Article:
Strategizing International Tax Best Practices – by Keith Brockman

Posts tagged ‘Tax’

OECD Exchange of tax information portal

As a follow up to the OECD G20 Report post on 8 September, information about the Exchange of Tax Information Portal is provided for further reference.  The respective jurisdiction can be selected, with agreements available via PDF files.  This site will be even more useful as countries complete the relevant Peer 1 and Peer 2 reviews.

The Exchange of Tax Information Portal is an initiative of the Global Forum on Transparency and Exchange of Information for Tax Purposes.  The Global Forum conducts peer reviews of its member jurisdictions’ ability to co-operate with other tax administrations in accordance with the internationally agreed standard. The standard provides for exchange of information on request where it is foreseeably relevant to the administration and enforcement of the domestic tax laws of the requesting jurisdiction. Effective exchange of information requires that jurisdictions ensure information is available, that it can be obtained by the tax authorities and that there are mechanisms in place allowing for the exchange of that information. The Global Forum’s peer review process examines both the legal and regulatory aspects of exchange (Phase 1 reviews) and the exchange of information in practice (Phase 2). The EOI Portal will track the development of these peer reviews, including changes that jurisdiction’s make in response to the Global Forum’s recommendations.  The Portal can be accessed from the following link:

http://www.eoi-tax.org/jurisdictions/AR

The Exchange of Tax Information Portal site should be used, and shared, for valuable reference on this important and current initiative.

OECD: White Paper on Transfer Pricing Documentation

http://www.oecd.org/tax/transfer-pricing-documentation.htm

The Organization for Economic Cooperation and Development (“OECD”) is quickly following up Step 13 in its Action Plan on Base Erosion and Profit Shifting (“BEPS Action Plan”) for enhanced transparency, information on global income allocation, economic activity and taxes paid among countries, according to a common template.  Refer to my 19 July 2013 post for information on the OECD BEPS and Action Plan.

The White Paper takes a “big picture” approach, with interested parties invited to comment by 01 October 2013.  An insightful summary outlines significant differences in transfer pricing documentation requirements from country to country, concluding with a recommended two-tiered approach (“Coordinated Documentation Approach”) consisting of a Masterfile and a Local file.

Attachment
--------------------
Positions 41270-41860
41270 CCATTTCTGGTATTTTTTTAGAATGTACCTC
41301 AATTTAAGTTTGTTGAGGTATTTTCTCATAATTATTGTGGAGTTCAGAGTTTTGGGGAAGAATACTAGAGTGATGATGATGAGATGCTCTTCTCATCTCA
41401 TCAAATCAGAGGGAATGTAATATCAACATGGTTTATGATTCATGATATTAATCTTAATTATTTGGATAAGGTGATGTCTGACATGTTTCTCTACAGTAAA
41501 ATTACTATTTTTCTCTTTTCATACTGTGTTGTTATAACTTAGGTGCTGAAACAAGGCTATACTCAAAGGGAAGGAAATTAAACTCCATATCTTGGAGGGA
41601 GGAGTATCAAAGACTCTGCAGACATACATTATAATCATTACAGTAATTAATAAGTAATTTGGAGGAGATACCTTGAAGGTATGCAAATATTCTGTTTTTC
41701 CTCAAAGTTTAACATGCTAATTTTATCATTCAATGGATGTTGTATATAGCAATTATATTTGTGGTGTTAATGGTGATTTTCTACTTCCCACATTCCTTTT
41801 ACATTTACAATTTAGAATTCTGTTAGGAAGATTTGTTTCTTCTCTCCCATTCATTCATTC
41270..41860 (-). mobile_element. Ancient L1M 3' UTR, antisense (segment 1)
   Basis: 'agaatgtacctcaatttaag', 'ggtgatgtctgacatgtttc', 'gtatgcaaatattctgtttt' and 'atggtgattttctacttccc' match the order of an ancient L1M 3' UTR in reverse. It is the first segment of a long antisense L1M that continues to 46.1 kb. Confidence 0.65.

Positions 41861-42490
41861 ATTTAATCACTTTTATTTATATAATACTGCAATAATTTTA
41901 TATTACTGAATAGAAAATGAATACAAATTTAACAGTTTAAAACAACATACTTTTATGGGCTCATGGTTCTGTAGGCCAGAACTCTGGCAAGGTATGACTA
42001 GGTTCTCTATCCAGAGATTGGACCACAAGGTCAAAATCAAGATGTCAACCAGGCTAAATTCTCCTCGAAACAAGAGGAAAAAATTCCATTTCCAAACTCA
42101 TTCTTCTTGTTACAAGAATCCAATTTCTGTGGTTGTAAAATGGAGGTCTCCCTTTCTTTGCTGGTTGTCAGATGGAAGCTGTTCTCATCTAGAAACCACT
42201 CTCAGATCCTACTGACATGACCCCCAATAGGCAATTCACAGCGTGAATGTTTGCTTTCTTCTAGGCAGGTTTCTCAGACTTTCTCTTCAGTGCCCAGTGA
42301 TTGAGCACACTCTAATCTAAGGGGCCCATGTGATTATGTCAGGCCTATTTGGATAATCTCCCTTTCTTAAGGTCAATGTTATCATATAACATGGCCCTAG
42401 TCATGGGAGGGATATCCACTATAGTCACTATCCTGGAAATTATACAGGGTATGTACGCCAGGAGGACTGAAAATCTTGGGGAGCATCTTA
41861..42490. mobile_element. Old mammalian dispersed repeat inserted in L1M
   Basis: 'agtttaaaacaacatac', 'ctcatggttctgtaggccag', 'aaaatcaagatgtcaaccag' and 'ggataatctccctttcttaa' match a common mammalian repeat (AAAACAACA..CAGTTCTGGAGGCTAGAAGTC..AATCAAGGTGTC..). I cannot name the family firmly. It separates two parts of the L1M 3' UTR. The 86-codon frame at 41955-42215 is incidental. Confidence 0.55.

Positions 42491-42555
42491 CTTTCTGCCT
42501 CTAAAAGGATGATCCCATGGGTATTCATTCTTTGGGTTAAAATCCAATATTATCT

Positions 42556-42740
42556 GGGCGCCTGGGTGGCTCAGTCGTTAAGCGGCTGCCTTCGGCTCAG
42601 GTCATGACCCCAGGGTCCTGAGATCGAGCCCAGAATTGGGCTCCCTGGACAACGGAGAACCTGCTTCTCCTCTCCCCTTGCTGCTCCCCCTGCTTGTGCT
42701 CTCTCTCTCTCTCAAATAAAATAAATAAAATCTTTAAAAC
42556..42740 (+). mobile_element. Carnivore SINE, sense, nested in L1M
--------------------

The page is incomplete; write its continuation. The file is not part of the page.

The recommended Masterfile is broad in scope, requesting global legal ownership/structure, geographical location of principal operating entities, in addition to management structure and geographical location of key management personnel.  Major business lines would be described in extensive detail, as well as intangible strategies, intercompany financing activities, listing of APAs, MAP procedures and the consolidating income statement.

The Local File describes local management structure and geographical location of senior executives, recent business restructurings including transfers of intangibles, controlled transactions and financial information.

Annex 1 and 2 provide multi-country surveys on transfer pricing documentation and tax return disclosure requirements, with related sources of information for reference.

The OECD believes the Coordinated Documentation Approach offers a balanced trade-off between greater transparency and streamlined transfer pricing documentation requirements.

All international tax executives should follow public comments that are posted by  OECD for this new Coordinated Documentation approach, discuss advantages and disadvantages with their peers, in addition to determining if they will provide comments directly.  The current methodology of preparing transfer pricing documentation reports should be compared to this suggested approach to initiate insightful planning and efficiencies that will form Best Practices for future years.

EY survey: Tax risk awareness gaps

http://www.ey.com/Publication/vwLUAssets/2012-13-Canadian-tax-governance-survey/$FILE/2012-13-Canadian-tax-governance-survey.pdf

This insightful survey, published by Ernst & Young, polled Canadian executives from 120 companies to review the tax level awareness in organizations.  The findings include the following observations:

  • 56% of non-tax business unit leaders are unfamiliar with risk management policies.
  • 7% of time spent by the tax function is devoted to tax risk management reporting.
  • 15% of tax risks and opportunities are identified timely.
  • Over 50% of the respondents are planning to improve existing tax risk policies and procedures.